In March 2019 he was released, to another five year sentence of “probation”. He describes this as torture, having to be complicit in his own repression, “choosing” to return to the police station every night. He emerges into a world where surveillance and control are deepening everywhere.
In an essay with the same title as the book, he addresses those of us living in liberal democracies where we still have the freedom to act.
A small anti-corruption protest, the first in years, took place in 2019. Thousands of other activists were swept up, accused of terrorism. Alaa was re-arrested on 29 September from inside Doqqi police station, after six months of “probation”.
Quite a few essays show more “pessimism of the intellect” and less “optimism of the will”. But suddenly hope bursts through in July 2020, in an essay on the pandemic. The prisoners are certain “that the judge’s son and prison warder’s mother aren’t safe unless the prisoners are safe”. They launched the Egyptian Captives Forum initiative.
In 2021 Alaa heard that in Sheikh Jarrar in the West Bank Palestinians called on Gaza for help. Again, he allows himself some optimism. He visited Gaza in 2011, hoping that the revolts in Egypt and the Middle East would help bring Palestinian liberation.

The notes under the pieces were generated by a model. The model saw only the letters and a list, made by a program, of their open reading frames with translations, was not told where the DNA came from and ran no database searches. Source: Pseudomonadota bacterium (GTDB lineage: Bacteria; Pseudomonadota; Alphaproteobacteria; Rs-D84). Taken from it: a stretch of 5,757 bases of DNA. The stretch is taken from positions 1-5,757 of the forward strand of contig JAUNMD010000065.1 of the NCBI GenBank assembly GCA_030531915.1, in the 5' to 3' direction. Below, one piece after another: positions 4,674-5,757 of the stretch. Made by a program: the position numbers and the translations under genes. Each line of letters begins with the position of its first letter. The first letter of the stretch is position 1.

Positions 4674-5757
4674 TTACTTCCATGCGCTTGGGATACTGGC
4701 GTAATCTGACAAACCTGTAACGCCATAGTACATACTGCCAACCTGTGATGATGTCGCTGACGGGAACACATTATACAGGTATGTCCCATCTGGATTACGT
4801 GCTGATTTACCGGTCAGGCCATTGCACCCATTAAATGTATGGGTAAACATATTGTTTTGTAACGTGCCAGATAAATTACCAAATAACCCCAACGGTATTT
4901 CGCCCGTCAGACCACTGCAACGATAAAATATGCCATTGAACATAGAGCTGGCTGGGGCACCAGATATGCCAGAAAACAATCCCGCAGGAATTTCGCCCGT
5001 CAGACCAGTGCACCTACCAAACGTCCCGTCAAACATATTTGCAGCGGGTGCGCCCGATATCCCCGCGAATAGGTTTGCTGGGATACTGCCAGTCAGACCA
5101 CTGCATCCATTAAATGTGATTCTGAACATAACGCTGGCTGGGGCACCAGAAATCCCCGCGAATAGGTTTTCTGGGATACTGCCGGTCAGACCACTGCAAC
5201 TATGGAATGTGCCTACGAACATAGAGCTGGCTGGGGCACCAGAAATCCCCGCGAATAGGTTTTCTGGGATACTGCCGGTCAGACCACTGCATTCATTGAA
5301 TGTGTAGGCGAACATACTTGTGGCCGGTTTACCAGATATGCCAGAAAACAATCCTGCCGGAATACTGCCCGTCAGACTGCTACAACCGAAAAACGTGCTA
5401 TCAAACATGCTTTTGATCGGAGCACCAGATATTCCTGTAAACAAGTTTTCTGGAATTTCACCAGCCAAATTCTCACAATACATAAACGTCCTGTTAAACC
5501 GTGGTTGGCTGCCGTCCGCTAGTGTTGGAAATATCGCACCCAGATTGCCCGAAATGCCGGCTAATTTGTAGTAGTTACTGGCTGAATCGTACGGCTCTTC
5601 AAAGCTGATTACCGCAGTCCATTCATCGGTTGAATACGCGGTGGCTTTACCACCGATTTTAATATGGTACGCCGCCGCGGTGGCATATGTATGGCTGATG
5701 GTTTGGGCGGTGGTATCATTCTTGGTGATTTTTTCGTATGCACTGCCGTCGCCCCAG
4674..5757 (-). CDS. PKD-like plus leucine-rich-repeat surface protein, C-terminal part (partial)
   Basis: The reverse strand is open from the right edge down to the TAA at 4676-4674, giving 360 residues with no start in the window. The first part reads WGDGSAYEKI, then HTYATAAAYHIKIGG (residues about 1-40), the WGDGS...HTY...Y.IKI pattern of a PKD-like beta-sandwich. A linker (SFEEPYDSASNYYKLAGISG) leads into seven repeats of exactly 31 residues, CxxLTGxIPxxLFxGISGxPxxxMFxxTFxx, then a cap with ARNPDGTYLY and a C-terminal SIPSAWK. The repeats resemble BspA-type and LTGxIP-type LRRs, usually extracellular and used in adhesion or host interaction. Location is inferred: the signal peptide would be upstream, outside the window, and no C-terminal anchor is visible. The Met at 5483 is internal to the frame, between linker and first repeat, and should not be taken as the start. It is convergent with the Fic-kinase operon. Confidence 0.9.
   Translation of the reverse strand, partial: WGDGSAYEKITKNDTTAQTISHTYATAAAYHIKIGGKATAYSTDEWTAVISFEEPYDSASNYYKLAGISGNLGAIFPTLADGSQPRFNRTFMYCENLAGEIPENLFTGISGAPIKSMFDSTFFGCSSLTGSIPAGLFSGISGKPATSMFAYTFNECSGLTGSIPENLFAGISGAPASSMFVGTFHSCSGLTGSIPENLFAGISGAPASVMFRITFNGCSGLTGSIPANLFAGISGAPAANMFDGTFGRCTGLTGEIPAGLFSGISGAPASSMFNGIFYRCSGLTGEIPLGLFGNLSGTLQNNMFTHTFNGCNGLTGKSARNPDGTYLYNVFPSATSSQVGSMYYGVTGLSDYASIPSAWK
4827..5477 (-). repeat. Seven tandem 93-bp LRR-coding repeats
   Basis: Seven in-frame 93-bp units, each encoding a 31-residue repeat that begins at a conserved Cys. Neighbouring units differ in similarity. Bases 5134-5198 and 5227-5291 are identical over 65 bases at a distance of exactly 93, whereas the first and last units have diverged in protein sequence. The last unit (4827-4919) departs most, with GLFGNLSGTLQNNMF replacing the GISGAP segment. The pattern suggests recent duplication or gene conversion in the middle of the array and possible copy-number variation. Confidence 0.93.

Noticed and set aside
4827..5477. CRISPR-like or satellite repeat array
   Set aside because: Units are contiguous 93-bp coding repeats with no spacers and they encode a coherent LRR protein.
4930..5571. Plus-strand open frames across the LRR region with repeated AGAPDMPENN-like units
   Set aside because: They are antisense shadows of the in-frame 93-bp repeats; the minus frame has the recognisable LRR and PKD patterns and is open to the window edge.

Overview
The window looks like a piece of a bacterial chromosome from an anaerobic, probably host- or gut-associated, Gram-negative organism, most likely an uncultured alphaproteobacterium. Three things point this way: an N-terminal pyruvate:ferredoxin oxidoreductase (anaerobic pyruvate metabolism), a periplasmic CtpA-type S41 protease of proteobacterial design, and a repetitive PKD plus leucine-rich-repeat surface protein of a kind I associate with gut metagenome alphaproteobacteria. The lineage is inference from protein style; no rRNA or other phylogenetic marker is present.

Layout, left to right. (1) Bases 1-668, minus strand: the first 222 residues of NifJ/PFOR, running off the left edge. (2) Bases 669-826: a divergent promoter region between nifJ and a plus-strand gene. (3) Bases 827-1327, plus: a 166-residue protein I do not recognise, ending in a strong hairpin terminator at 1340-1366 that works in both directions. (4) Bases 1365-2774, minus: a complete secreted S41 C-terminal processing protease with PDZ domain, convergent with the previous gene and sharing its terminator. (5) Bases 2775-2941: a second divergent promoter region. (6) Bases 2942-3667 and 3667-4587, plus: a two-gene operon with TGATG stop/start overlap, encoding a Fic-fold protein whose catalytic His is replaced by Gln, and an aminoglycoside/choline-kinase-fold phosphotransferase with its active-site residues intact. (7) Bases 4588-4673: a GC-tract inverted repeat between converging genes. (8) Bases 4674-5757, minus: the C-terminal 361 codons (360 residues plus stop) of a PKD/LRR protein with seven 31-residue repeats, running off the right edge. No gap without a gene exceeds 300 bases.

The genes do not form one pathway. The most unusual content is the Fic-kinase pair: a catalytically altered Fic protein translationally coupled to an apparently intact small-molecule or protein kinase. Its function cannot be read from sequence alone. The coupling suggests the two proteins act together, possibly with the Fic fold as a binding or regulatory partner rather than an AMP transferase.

Fittingly the book ends with an impassioned essay on Palestine. His activism had its roots in the Palestinians’ Second Intifada, the rebellion against Israel in the early 2000s. And he now asks, “As a captive do I have the right to dream of a road to Cairo that passes through Gaza?”
Alaa says he is in prison for his actions not his words, but it is both. He writes, “That movements need a captivating vision of the world they are fighting for, and not only rage at the system they are desperate to overthrow…
“Our rosy dreams will probably not come to pass. But if we leave ourselves to our nightmares we’ll be killed by fear before the Floods arrive.”
This kind of writing is dangerous to those who don’t want the world to change. Alaa Adb el-Fattah has stayed true to the revolution.
You Have Not Yet Been Defeated by Alaa Abd el-Fattah. £12.99 Available from Bookmarks—the socialist bookshop.
Miriam Scharf is a socialist and active in the MENA Solidarity Network